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9th Circuit won't stop repatriation of Kumeyaay Nation ancestors

Filed Under: Education | Environment | Law
More on: 9th circuit, california, immunity, kumeyaay, nagpra
     


The University House at the University of California-San Diego. The ancestral remains were discovered on the grounds. Photo from UCSD

The 9th Circuit Court of Appeals today upheld the dismissal of a lawsuit that challenged the repatriation of tribal ancestors to the Kumeyaay Nation in California.

The University of California declared the remains to be "Native American" but scientists sued to stop their return under the Native American Graves Protection and Repatriation Act. A federal judge dismissed the case, saying it required the involvement of the 12 Kumeyaay tribes and the Kumeyaay Cultural Repatriation Committee, a tribal entity.

By a 2-1 vote, the 9th Circuit agreed. NAGPRA doesn't waive tribal sovereign immunity so the Kumeyaay tribes and the repatriation committee can't be joined without consent, the decision stated.

"There is no doubt that the tribes and the repatriation committee have a legally protected interest," the court wrote.

The ancestral remains -- believed to represent at least two people -- were discovered in 1976 on the grounds of the chancellor’s official residence at the University of California-San Diego. They are estimated to be between 8,900 and 9,600 years old.

The Kumeyaay people have lived in the same area for tens of thousands of years so they requested the return of the remains. The University of California at first balked at the claim but later determined they were "Native American" and published notice in the Federal Register on December 5, 2011, a step towards potential repatriation to the tribes.

There is no guarantee, however, that the remains will indeed be returned, the 9th Circuit noted. That's one of the reasons why the court recognized the legal interests of the Kumeyaay tribes and the repatriation committee.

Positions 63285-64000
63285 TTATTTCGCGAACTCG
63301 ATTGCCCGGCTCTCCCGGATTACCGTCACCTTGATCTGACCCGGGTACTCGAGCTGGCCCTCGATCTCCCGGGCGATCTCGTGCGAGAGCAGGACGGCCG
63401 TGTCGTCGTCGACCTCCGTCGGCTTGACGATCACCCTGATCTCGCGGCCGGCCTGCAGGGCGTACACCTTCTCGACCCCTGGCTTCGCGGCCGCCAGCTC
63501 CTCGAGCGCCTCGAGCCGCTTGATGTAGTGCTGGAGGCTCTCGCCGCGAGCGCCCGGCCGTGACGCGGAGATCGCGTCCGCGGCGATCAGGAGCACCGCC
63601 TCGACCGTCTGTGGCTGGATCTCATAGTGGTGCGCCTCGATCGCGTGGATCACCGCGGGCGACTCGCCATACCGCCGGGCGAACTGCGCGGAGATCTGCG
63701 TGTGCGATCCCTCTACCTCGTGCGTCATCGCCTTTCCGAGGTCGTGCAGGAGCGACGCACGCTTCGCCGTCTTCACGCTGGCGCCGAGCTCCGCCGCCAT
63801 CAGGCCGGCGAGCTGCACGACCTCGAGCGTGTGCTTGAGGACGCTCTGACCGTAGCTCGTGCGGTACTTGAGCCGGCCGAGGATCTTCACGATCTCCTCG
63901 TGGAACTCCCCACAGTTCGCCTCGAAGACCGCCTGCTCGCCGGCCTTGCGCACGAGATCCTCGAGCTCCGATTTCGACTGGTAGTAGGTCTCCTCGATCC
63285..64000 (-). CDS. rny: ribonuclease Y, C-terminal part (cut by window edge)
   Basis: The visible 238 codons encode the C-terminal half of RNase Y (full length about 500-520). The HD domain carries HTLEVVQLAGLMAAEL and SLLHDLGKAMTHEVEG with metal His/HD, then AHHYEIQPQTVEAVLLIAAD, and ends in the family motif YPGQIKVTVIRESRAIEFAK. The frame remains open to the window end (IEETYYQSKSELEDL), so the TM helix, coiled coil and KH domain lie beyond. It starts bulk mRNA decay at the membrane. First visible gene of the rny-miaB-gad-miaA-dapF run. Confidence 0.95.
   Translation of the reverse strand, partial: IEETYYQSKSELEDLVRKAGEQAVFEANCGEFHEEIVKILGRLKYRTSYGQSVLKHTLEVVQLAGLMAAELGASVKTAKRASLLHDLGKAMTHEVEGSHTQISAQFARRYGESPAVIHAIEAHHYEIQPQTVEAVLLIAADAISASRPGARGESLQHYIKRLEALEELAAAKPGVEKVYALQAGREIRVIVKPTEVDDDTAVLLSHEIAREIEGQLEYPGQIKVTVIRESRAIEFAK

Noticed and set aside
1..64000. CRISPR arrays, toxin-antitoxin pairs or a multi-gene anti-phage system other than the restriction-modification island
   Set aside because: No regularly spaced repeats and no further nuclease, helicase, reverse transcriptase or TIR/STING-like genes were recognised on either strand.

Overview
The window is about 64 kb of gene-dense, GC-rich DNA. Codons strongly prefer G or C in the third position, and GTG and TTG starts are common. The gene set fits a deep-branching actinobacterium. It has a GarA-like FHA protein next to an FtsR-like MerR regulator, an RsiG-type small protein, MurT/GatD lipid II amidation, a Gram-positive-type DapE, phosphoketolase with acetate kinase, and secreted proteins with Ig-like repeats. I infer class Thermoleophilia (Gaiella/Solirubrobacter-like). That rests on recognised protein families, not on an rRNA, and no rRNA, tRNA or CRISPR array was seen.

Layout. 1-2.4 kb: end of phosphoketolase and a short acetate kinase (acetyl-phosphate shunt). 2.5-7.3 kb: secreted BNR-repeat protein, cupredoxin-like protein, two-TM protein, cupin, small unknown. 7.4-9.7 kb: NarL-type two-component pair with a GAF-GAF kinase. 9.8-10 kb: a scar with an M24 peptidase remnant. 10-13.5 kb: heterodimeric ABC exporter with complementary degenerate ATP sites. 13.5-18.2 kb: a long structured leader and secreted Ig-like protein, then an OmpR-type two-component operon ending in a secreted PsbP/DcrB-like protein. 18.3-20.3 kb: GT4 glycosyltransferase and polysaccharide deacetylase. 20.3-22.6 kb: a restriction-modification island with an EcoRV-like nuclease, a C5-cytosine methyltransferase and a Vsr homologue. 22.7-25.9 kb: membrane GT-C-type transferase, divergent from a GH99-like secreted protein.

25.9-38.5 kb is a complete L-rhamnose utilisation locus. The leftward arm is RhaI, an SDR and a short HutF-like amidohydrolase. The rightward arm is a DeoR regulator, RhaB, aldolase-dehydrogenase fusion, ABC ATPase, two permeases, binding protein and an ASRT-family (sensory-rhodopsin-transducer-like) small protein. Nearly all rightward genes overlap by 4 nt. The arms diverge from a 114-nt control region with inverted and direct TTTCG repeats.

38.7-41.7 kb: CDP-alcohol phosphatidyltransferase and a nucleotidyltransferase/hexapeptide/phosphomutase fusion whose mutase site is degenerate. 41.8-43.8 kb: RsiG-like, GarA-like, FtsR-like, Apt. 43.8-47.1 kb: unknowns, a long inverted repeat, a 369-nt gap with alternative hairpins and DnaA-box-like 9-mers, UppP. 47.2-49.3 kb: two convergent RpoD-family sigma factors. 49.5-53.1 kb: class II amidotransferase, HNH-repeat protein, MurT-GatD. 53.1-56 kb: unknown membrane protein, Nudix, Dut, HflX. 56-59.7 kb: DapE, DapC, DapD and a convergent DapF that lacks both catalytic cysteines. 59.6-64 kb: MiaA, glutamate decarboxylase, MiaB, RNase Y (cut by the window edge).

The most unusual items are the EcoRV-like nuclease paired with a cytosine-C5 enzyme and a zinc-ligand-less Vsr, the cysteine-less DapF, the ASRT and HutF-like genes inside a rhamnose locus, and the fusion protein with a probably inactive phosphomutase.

"Contrary to the plaintiffs’ assertions, the university cannot sufficiently represent the interests of the tribes or repatriation committee," the decision stated. "At present, their interests are aligned. There is some reason to believe that they will not necessarily remain aligned."

"However, as the district court pointed out, the university 'has a broad obligation to serve the interests of the people of California, rather than any particular subset, such as the people of the Kumeyaay tribes,'" it continued. "Thus, the different motivations of the two parties could lead to a later divergence of interests."

The sole dissenting vote from Judge Mary H. Murguia, who argued that the determination of "Native American" could be litigated without the tribes' involvement, makes the case ripe for a rehearing. Further appeals could lead to the U.S. Supreme Court, which has never heard a NAGPRA case.

Turtle Talk has posted briefs from the case, White v. University of California. Oral arguments can be found on the Indian.Com SoundCloud.

9th Circuit Decision:
White v. University of California (August 27, 2014)

Federal Register Notice:
Notice of Inventory Completion: The University of California, San Diego, San Diego, CA (December 5, 2011)

Related Stories:
Steven Newcomb: Scientists lay claim to Kumeyaay ancestors (04/15)
New Scientist: Remains at center of NAGPRA feud in California (05/16)
School barred from returning remains to Kumeyaay Nation (5/2)
Professors file a competing lawsuit over ancestral remains (4/25)
Kumeyaay Nation sues university to repatriate ancestors (4/24)


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